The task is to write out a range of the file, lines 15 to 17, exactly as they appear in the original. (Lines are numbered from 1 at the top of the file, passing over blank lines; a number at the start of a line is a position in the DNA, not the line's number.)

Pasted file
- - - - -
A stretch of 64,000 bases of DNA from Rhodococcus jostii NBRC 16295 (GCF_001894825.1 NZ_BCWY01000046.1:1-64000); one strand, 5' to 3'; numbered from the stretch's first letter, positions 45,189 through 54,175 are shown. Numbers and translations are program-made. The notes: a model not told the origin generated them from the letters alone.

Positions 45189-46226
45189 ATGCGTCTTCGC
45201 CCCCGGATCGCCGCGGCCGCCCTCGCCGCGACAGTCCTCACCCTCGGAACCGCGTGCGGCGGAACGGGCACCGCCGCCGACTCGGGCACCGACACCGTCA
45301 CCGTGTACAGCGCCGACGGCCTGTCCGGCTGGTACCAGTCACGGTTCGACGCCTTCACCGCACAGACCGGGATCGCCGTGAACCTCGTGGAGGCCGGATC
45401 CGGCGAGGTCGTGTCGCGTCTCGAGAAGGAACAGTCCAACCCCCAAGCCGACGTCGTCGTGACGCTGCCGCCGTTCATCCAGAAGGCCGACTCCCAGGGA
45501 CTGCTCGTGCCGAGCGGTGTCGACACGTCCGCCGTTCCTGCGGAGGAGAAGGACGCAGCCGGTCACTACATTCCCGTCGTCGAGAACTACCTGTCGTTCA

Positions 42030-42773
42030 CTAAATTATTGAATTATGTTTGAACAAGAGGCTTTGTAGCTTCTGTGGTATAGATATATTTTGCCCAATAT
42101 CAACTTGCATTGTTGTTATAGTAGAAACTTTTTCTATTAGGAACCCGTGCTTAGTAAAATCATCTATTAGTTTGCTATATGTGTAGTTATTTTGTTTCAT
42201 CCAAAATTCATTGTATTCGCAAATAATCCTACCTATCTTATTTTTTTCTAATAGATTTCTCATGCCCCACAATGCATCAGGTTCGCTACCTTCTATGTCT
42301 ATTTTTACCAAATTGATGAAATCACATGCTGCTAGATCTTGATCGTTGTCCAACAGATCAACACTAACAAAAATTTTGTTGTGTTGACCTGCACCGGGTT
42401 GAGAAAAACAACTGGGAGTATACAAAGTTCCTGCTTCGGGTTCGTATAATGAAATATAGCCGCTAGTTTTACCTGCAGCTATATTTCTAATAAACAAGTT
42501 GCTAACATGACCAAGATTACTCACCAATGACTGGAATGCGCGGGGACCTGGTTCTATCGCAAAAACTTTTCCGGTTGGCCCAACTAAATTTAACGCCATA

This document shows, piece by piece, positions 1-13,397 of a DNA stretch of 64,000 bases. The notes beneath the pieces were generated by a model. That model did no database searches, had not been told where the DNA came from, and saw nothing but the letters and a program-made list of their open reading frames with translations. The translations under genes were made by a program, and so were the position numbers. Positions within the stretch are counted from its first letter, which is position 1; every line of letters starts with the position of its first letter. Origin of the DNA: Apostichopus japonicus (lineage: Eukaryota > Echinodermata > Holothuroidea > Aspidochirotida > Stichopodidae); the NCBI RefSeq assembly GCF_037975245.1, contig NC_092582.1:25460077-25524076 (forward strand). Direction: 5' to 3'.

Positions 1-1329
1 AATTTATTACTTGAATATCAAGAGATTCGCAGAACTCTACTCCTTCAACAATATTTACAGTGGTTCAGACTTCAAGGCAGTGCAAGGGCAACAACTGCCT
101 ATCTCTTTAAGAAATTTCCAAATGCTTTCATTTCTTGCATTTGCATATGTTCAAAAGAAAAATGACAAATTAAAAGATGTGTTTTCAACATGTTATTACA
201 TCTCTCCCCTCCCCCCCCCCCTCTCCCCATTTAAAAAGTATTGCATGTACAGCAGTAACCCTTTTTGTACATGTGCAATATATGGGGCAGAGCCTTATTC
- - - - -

This document shows, piece by piece, positions 1-13,397 of a DNA stretch of 64,000 bases. The notes beneath the pieces were generated by a model. That model did no database searches, had not been told where the DNA came from, and saw nothing but the letters and a program-made list of their open reading frames with translations. The translations under genes were made by a program, and so were the position numbers. Positions within the stretch are counted from its first letter, which is position 1; every line of letters starts with the position of its first letter. Origin of the DNA: Apostichopus japonicus (lineage: Eukaryota > Echinodermata > Holothuroidea > Aspidochirotida > Stichopodidae); the NCBI RefSeq assembly GCF_037975245.1, contig NC_092582.1:25460077-25524076 (forward strand). Direction: 5' to 3'.

Positions 1-1329
1 AATTTATTACTTGAATATCAAGAGATTCGCAGAACTCTACTCCTTCAACAATATTTACAGTGGTTCAGACTTCAAGGCAGTGCAAGGGCAACAACTGCCT